Many SPICE models are available online that were created by IC and semiconductor manufacturers. Unfortunately, availability doesn’t necessarily equal usability. The majority of these models have no documentation, or detailed description of the model’s capabilities. More importantly, the limitations aren’t discussed, at least not in detail.
Device manufacturers don’t explain the structures of the macro-modeled subcircuits and they don’t provide a roadmap about what behavior each element controls. Rarely is there data correlating the model performance to bench measurements or datasheet performance. This can leave you wondering what the model is and isn’t good for and under which operating conditions is it valid.
There is so much at stake and yet, despite the lack of model correlation, these models are often presumed to be correct and used without validation because they are provided “by the manufacturer.” Some simple simulations reveal this to be a dangerous assumption.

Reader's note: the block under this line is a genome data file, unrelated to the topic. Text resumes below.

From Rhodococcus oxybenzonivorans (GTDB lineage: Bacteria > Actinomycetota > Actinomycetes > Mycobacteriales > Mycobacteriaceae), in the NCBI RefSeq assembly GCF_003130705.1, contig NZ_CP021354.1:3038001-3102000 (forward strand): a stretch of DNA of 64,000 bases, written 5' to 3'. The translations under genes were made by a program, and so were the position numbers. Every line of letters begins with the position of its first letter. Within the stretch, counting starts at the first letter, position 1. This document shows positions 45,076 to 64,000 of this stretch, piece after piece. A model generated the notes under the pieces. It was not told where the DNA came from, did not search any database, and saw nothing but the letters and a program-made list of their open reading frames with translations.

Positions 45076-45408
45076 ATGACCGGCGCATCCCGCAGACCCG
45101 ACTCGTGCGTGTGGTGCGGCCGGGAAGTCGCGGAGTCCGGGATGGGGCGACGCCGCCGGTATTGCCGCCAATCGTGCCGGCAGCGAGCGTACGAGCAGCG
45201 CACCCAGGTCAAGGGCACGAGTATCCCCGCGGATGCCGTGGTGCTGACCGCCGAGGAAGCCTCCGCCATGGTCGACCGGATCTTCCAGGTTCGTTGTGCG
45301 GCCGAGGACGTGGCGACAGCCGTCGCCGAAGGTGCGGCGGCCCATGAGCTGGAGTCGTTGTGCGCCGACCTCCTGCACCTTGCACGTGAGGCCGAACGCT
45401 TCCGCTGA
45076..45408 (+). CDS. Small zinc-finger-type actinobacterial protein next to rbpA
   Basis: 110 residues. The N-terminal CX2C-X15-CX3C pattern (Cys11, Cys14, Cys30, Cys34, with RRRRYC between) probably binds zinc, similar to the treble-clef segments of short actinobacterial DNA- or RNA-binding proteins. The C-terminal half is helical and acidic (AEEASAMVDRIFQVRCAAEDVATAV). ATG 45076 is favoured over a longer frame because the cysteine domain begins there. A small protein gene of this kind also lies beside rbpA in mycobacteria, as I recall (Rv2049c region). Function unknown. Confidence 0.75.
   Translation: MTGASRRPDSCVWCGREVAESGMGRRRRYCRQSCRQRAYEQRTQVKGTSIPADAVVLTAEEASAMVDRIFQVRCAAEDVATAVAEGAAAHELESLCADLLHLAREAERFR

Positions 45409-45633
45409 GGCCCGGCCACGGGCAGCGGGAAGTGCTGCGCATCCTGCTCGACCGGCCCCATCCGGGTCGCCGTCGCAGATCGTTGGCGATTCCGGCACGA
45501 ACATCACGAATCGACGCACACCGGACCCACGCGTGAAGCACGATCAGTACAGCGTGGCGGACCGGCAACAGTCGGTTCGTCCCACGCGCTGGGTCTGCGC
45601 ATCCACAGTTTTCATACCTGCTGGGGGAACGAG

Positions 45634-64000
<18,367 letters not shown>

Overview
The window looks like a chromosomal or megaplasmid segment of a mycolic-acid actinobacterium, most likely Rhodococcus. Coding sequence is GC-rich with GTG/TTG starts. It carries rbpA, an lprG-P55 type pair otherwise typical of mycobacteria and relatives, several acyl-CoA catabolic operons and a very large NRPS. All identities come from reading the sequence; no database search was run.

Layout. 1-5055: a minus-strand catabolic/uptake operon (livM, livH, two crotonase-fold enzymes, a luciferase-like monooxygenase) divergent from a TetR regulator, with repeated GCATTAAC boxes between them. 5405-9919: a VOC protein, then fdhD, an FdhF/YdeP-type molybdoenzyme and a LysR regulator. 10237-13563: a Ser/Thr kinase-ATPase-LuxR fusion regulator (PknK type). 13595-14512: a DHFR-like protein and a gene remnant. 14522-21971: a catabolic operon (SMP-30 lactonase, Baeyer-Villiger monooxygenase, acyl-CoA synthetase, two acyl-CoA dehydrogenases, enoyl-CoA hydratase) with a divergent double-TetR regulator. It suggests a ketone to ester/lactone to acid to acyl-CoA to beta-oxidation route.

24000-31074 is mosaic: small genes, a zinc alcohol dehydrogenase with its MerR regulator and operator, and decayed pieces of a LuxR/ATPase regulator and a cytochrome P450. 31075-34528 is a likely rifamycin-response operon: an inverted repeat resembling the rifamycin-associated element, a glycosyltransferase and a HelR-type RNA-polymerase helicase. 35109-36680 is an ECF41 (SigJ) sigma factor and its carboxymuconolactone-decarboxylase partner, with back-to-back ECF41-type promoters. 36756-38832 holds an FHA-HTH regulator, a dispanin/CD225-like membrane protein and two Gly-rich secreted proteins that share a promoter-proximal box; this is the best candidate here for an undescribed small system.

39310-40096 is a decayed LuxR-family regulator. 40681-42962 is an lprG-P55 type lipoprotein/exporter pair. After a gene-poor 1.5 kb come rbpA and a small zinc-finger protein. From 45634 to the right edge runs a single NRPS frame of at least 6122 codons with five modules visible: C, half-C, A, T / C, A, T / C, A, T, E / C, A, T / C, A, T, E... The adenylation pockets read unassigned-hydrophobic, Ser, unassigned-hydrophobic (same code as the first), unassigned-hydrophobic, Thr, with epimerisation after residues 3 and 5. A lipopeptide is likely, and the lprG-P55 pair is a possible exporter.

Because the results of a simulation are totally dependent on each and every SPICE model employed, you must consider two fundamental concerns, both of which apply to the part models and to the circuit model as a whole. First, does the SPICE model exhibit the characteristics needed for the analysis being performed? For example, if you’re performing a stability analysis on a power supply circuit, does the output impedance of the voltage regulator vary appropriately? Second, how accurately does the characteristic match the part’s or circuit’s performance over the entire operating load current and input voltage range? For example, while the regulator’s output impedance might vary over frequency, is it within initial tolerances?